In the present study, we conducted a prospective, open, randomized multi-center trial to elucidate whether or not triple therapies using RPZ or EPZ are equally effective in patients with different CYP2C19 genotypes. We also examined the association between several factors, including serum level of pepsinogens, and the results of triple therapy using EPZ or RPZ.
Patients who received upper GI endoscopy at any of eight institutes in Aomori Prefecture were enrolled in the study from May through September 2014. The presence of H. pylori was confirmed with a rapid urease test, 13C-urea breath test (UBT), stool antigen test or serum or urine antibody. Patients who met any of the following criteria were excluded from the study:  age under 16 years or over 70 years;  received antibiotic and/or PPI treatment(s) within 2 weeks of study commencement;  active peptic ulcer(s);  a history of gastric surgery;  a history of H. pylori eradication therapy; or  suspected of having malignant disease(s).
A total of 200 patients were registered and 1 patient in the RPZ group was excluded due to severe heart disease (Fig. 1). The characteristics of the patients who completed the study are shown in Table 1. All patients gave their written informed consent before receiving eradication therapy. Peripheral blood was obtained and leukocytes were used for the CYP2C19 genotype analysis. Genotyping procedures for identifying the CYP2C19 wild-type gene and two mutated alleles, CYP2C19m1 and CYP2C19m2, were performed by a PCR-restriction fragment length polymorphism (PCR-RFLP) method with allele-specific primers (13). Serum samples were stored at -20 and the titer of IgG antibody to H. pylori was determined by an enzyme immunoassay (E-plate; Eiken, Tokyo, Japan) and the levels of pepsinogen (PG) I and PG II by a radioimmunoassay.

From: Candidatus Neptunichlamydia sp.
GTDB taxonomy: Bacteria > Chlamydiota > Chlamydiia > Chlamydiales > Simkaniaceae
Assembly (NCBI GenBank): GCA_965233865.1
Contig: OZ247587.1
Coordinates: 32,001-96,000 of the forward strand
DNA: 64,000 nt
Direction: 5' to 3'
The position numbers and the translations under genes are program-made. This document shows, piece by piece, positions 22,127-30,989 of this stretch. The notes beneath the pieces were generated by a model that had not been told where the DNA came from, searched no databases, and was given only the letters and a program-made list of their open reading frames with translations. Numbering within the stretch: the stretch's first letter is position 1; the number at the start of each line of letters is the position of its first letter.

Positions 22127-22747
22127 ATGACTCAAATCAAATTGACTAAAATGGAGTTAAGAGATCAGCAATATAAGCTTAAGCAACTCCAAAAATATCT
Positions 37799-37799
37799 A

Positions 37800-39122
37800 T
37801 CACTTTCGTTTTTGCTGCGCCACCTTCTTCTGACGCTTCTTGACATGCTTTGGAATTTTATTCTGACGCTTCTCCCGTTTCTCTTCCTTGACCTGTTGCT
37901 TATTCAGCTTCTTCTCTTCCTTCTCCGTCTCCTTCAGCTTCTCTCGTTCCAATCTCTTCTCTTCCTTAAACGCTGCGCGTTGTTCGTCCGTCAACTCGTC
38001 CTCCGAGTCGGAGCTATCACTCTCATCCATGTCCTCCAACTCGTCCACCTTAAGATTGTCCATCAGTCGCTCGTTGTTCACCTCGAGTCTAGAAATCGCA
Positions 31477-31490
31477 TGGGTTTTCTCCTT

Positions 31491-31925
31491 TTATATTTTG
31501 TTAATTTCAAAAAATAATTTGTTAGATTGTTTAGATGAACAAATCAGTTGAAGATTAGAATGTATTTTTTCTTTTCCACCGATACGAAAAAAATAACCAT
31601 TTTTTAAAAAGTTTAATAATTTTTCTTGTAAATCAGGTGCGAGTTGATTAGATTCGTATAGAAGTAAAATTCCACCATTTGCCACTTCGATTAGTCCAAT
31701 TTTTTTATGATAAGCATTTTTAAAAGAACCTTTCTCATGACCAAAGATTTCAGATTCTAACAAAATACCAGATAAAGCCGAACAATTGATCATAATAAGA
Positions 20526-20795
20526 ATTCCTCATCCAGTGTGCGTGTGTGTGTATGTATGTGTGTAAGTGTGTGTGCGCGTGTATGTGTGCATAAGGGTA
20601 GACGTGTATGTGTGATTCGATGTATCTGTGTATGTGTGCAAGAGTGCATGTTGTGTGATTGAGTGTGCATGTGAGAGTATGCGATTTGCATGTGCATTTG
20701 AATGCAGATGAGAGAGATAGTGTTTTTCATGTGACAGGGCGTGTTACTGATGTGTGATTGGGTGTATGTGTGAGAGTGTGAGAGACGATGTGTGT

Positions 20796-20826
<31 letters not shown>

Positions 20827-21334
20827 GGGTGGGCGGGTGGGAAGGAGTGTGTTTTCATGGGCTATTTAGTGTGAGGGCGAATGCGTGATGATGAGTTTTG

Patients were randomly assigned to one of the following eradication therapy groups:  EAC group: EPZ (20 mg) twice a day (bid), AMPC (750 mg) bid, and CLA (200 mg) bid for one week; or  RAC group: RPZ (10 mg) bid, AMPC (750 mg) bid, and CLA (200 mg) bid for one week. After completing the treatment, any PPIs and other anti-ulcer agents that might affect the viability of H. pylori or urease activity were not used. Eradication assessment using a UBT (14) or stool antigen test (15) was performed 6 (±2) weeks after the completion of eradication therapy.
One patient in the RAC group could not complete the regimen due to severe itching. During the treatment, eruption was observed in three patients, loose stool was recorded in two patients, and one patient complained of a metallic taste. However, these patients completed their regimens. Five patients in the EAC group and four patients in the RAC group did not visit the hospital and dropped out.
The unit of randomization was the individual, and the allocation sequence was generated by an unaffiliated person at the Hirosaki University Hospital who was blinded to the details of the study. This study was approved by Hirosaki University Medical Ethics Committee and registered to UMIN Clinical Trials Registry (UMIN000014366).
Differences between the groups were compared using the χ2 test. A p value of <0.05 was considered significant.
The eradication rates of the EAC and RAC regimen groups were 79.8% [95% confidential interval (CI): 71.7-89.0%] and 74.7% (66.0-83.4%) for the per protocol (PP) analysis and 75.8% (67.4-84.2%) and 71.0% (62.1-79.9%) for the intention-to-treat (ITT) analysis, respectively (Fig. 2A). No significant differences were observed between the two regimens.